A U.S. Muslim woman who was ejected from a Donald Trump rally in South Carolina while engaging in a silent protest said on Saturday she wanted to make the Republican presidential candidate's backers recognize they are supporting "hateful rhetoric."
Rose Hamid, a 56-year-old flight attendant from North Carolina, stood up silently in the stands directly behind Trump during Friday night's rally when the billionaire businessman suggested that refugees fleeing violence in Syria were affiliated with Islamic State militants.
"I get why he's popular: he's an entertainer, he's engaging, there are certainly aspects that appeal to certain parts of society. He even has valid points in some cases," Hamid said in a telephone interview with Reuters from her home in Charlotte.
"But they have to recognize what they're supporting," Hamid said, referring to Trump's supporters. "His ramping up of his hateful rhetoric is just not what America is, and it's not who we are as a country."
At the rally, Hamid was wearing a white head scarf and a blue T-shirt made by her son emblazoned with the words, "Salam, I come in peace."
Hamid, who called herself a registered Democrat, said she came to the rally because she wanted some Trump supporters to meet a Muslim in real life. Hamid said she told herself she would stand up quietly if Trump said anything hateful about any group, not just Muslims.
As she stood, people in the crowd around her at the rally in Rock Hill, South Carolina started yelling "Trump! Trump!" as organizers earlier had instructed them to do. Soon afterwards, security officers showed up at her seat and, with little explanation, told her and a friend they had to leave the premises, she said.
"They didn't even tell us we were causing a disturbance," she said. "They just said, 'Come with me, come with me.' I was asking, 'Why? Why?' and they just said, 'Come with me.'"
Hamid said she was later told she was trespassing at a private event.
The Council on American-Islamic Relations (CAIR), a Muslim advocacy group, on Saturday called on Trump to apologize after the incident, which ignited a firestorm on social media and prompted criticism by at least one fellow Republican.
"The image of a Muslim woman being abused and ejected from a political rally sends a chilling message to American Muslims and to all those who value our nation's traditions of religious diversity and civic participation," said Nihad Awad, executive director of the Council on American-Islamic Relations (CAIR).
Ohio Governor John Kasich, another Republican presidential hopeful, said the crowd's response at Trump's rally was inappropriate.
"We don't need to be shouting and booing and scaring somebody who decided to stand up and have some sort of silent protest," Kasich told reporters on the sidelines of a poverty summit in South Carolina on Saturday.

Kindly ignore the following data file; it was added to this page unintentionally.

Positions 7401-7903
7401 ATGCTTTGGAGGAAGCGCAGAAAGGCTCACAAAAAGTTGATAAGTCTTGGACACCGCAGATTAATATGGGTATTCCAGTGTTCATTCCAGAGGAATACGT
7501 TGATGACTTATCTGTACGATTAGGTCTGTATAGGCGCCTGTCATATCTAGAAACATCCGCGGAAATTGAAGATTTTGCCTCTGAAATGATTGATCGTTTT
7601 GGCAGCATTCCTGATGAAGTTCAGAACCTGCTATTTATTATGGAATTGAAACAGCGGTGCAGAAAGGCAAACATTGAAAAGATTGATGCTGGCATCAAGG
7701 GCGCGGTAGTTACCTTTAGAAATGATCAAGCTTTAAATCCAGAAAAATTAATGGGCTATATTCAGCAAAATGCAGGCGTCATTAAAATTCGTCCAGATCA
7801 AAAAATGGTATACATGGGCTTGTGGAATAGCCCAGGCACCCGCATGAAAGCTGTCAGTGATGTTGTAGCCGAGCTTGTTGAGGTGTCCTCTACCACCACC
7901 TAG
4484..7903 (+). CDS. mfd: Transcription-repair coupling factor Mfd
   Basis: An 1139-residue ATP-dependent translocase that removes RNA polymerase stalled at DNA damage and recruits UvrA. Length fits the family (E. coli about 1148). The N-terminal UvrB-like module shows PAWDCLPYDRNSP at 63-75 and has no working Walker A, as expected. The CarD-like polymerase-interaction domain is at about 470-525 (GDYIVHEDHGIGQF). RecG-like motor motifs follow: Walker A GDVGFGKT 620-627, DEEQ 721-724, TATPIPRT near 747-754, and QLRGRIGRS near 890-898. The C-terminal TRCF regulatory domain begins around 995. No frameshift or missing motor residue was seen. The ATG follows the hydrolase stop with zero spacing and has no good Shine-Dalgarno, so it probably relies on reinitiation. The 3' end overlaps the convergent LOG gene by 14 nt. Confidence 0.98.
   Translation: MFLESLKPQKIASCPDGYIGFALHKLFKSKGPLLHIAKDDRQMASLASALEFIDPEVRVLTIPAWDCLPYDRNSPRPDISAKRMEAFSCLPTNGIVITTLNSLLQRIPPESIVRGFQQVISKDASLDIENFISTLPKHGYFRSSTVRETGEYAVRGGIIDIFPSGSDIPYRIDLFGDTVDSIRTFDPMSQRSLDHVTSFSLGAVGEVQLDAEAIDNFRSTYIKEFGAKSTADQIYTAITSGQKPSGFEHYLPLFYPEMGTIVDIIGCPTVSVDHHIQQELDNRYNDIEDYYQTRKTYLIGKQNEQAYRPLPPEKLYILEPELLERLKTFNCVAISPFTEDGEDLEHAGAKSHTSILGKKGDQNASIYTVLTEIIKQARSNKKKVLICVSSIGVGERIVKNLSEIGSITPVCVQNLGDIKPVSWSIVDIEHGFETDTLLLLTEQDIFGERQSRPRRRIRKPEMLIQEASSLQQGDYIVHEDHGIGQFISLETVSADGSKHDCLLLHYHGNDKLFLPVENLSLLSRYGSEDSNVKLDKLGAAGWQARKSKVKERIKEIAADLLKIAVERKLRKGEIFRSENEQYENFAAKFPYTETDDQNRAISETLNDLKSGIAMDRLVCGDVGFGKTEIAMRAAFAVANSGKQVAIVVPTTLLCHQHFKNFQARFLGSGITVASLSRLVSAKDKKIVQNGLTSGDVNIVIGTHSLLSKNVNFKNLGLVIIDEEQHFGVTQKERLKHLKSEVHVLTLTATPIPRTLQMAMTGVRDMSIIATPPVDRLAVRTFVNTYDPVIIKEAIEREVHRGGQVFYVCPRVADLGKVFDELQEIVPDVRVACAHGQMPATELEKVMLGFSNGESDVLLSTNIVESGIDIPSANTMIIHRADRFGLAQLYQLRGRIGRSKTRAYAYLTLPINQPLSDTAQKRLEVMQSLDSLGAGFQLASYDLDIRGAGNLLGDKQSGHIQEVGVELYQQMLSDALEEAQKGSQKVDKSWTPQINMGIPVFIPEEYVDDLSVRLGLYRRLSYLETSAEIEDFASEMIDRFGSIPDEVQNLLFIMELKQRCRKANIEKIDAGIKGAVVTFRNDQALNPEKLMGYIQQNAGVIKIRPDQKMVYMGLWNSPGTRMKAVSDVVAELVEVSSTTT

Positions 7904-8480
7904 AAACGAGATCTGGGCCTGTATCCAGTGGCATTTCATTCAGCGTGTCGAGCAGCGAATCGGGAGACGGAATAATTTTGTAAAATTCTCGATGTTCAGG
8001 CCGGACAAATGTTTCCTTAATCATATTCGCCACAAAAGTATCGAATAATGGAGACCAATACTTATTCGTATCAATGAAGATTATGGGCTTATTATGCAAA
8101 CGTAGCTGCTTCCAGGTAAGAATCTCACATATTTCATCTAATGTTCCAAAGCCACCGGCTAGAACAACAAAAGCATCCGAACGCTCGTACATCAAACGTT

The incident was the latest controversy involving Trump regarding Muslims. Trump last month advocated banning all foreign Muslims from entering the United States "until our country's representatives can figure out what is going on." In November, he said he saw thousands of Muslims in Jersey City, New Jersey, cheering the Sept. 11, 2001, attacks on New York's World Trade Center. Fact-checkers have debunked this assertion.
Hamid said some may not be looking past Trump's showy campaign to see the damage he is doing.
"His supporters really need to look at what it is that he's proposing, and the type of bully mentality that he has of disrespecting people to such a tremendous degree," Hamid said.
She said she was leaning toward supporting Vermont Senator Bernie Sanders, who is seeking the Democratic presidential nomination in November's election.
Hamid is president of a group called Muslim Women of the Carolinas, but she said it is a social organization, not a political one, and was not involved in her action on Friday.
At a rally on Saturday in Ottumwa, Iowa, Trump cited last month's San Bernardino, California massacre and the shooting of a Philadelphia police officer on Friday by a man who police said pledged allegiance to Islamic State as examples of Muslim anger toward Americans.
"The hatred is so incredible," Trump said. "And the danger, when we have people willing to fly airplanes into the World Trade Center and many other things, we've got to solve it."
Trump's campaign did not respond to a request for comment on the Hamid incident.
(Reporting by Karen Brooks in Fort Worth, Texas; Additional reporting by Emily Stephenson, Steve Holland and Emily Flitter; Editing by Frank McGurty and Will Dunham)
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